SUNDAY 23rd May - FIRST EVER SCOTTISH VINTAGE TRAINING DAY
Oh boy, up at 5am again. Fed the lambs, checked the ewes, let the chickens out and fed next doors hens. Zoomed over to the Museum at Alford and got there bang on time. Boy was it hot. Chairman of the Vintage Motorcycle Club Kim Allen and his wife Steph, and Immediate Past President Colin Seaton were present and had things under control. Kim rolled the Reed Scott out of the van and Steph took charge of the signing in. Colin made sure everyone was ready and prepared before giving his Owners and Riders briefing. The two groups were taken aside separately and the rules of the day made clear to everyone. We managed to get the first bikes out on the tack just after 9.30 so all was going nicely to schedule. Colin took up his position at the edge of the track to act as the final traffic control, I had the spot just outside the paddock, trying to keep an eye on bikes coming in, going out and making sure everyone got to try a bike. Some people were, understandably nervous. Crikey, I was nervous and I wasn't even going to be riding the bikes! It took a while for the system to get rolling but once a few brave ones had gone out and come back and moved on to their second bike, others came forward and had a go.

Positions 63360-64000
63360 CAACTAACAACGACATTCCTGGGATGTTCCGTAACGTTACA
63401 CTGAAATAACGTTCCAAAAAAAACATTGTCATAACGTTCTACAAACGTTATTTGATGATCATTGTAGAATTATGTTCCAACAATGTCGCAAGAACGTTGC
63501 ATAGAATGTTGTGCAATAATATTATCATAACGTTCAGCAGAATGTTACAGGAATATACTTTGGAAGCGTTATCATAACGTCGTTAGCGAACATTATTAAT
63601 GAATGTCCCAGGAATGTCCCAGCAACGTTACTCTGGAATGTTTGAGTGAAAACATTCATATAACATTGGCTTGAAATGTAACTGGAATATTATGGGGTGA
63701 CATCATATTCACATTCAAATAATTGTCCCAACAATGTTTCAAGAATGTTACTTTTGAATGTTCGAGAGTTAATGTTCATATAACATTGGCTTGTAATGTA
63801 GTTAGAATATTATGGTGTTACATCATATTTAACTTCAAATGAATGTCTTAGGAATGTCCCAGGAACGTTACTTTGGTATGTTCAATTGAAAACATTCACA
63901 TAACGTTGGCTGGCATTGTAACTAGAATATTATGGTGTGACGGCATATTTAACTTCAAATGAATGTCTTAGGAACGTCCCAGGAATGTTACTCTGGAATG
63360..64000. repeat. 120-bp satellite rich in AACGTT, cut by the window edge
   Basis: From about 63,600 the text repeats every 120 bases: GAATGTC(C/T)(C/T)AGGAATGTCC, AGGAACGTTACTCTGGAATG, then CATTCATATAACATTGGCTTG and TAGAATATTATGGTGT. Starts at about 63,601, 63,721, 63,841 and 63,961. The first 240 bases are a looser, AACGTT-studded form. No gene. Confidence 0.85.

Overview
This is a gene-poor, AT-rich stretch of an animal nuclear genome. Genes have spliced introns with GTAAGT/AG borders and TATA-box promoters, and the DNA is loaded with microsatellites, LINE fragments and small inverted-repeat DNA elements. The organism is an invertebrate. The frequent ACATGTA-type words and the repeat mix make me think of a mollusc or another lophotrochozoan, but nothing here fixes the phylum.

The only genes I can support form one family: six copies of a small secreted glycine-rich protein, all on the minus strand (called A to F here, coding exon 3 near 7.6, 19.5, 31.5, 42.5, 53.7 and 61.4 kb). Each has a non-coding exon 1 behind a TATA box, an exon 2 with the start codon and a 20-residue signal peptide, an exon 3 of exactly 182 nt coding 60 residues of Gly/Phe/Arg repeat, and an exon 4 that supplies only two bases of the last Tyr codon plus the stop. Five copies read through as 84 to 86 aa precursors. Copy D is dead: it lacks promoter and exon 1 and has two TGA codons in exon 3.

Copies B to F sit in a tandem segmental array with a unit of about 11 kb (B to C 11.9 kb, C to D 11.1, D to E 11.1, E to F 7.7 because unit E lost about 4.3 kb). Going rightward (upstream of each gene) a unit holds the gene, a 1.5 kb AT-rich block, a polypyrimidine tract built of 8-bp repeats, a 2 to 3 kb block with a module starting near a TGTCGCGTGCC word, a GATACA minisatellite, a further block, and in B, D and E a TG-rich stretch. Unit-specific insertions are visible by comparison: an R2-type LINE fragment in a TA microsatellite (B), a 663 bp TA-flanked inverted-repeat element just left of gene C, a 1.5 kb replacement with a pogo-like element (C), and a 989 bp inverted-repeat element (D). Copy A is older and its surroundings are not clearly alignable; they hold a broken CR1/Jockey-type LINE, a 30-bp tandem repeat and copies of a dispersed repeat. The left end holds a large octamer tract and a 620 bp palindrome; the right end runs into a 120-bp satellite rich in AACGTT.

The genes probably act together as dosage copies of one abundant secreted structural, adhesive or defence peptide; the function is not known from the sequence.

Mrs BC was doing a grand job of filming as much of the activities as possible and I was trying to make sure I got enough photos of everybody and every bike to form a bit of an archive of the event - after all, there will never be another FIRST SCOTTISH TRAINING DAY!! Somehow, I ended up with about 5 cameras round my neck, taking pics for Shorty, Kawa, Iain, someone else and my own. No wonder I've got a sore neck! After the first hour or so, Colin allowed a few more bikes on the track at the same time, starting with 5 to make sure congestion wasn't a problem, and then slipping a few more out whenever possible.
So, how did it all actually work? Each rider had been issued with a numbered bib when they signed on, and also a Rider Card, detailing each bike, with a space for owners to sign them off.
The bikes we had were -
1921 Reed Scott
1930 BSA Sloper
1930 Ariel LG250
1925 Sunbeam Model 7 outfit
Royal Enfield K32 outfit
1928 Sunbeam Model 2
1929 Panther 500cc
1927 Raleigh Model 17
1925 Royal Enfield Model 180
1929 BSA E29 outfit
1921 Sunbeam Sporting
1922 Indian Powerplus
1928 Sunbeam Model 6
1925 Sunbeam Model 2
1920 Norton 16H
1912 Rudge TT 500
1915 Calthorpe JAP 300
Each time a rider rides a bike, he / she gets the owner to sign it off on their card, so that they don't ride the same bike twice. The owner gives the rider any necessary instructions, shows them the controls, and makes sure they understand how to stop the machine. Starting can be done by the rider or the owner. It seemed to work without any hitches and the best bit was that there was no pressure. No one was watching or waiting to see who could start a bike or who stalled it, no one cared. Everyone was busy having a good time. The nerves at the beginning of the day were palpable. Riders were anxious because for many, if not all of them, these were the oldest and most different bikes they had ever tried, and the owners, well, it's obvious - these machines are their pride and joy!
And there she was...gone...